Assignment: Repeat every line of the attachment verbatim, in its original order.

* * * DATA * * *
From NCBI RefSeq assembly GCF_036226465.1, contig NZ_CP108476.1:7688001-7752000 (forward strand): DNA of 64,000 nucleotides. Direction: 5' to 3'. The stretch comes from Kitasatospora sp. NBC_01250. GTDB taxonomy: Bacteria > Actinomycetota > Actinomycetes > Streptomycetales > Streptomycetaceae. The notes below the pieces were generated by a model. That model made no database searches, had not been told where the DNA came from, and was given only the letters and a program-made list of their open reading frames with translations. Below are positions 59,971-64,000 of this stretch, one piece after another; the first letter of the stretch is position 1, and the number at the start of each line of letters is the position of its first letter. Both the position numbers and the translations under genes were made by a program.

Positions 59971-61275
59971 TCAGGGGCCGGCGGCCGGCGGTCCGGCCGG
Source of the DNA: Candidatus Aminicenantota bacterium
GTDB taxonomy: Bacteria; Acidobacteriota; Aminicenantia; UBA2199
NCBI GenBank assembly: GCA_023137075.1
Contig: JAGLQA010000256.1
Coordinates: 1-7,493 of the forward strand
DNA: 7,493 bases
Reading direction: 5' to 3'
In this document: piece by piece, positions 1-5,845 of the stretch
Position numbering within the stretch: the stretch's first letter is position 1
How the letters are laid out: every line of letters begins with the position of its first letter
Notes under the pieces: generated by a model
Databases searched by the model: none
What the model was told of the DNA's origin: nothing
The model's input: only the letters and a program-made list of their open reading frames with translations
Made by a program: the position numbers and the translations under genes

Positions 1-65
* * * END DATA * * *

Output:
From NCBI RefSeq assembly GCF_036226465.1, contig NZ_CP108476.1:7688001-7752000 (forward strand): DNA of 64,000 nucleotides. Direction: 5' to 3'. The stretch comes from Kitasatospora sp. NBC_01250. GTDB taxonomy: Bacteria > Actinomycetota > Actinomycetes > Streptomycetales > Streptomycetaceae. The notes below the pieces were generated by a model. That model made no database searches, had not been told where the DNA came from, and was given only the letters and a program-made list of their open reading frames with translations. Below are positions 59,971-64,000 of this stretch, one piece after another; the first letter of the stretch is position 1, and the number at the start of each line of letters is the position of its first letter. Both the position numbers and the translations under genes were made by a program.

Positions 59971-61275
59971 TCAGGGGCCGGCGGCCGGCGGTCCGGCCGG
Source of the DNA: Candidatus Aminicenantota bacterium
GTDB taxonomy: Bacteria; Acidobacteriota; Aminicenantia; UBA2199
NCBI GenBank assembly: GCA_023137075.1
Contig: JAGLQA010000256.1
Coordinates: 1-7,493 of the forward strand
DNA: 7,493 bases
Reading direction: 5' to 3'
In this document: piece by piece, positions 1-5,845 of the stretch
Position numbering within the stretch: the stretch's first letter is position 1
How the letters are laid out: every line of letters begins with the position of its first letter
Notes under the pieces: generated by a model
Databases searched by the model: none
What the model was told of the DNA's origin: nothing
The model's input: only the letters and a program-made list of their open reading frames with translations
Made by a program: the position numbers and the translations under genes

Positions 1-65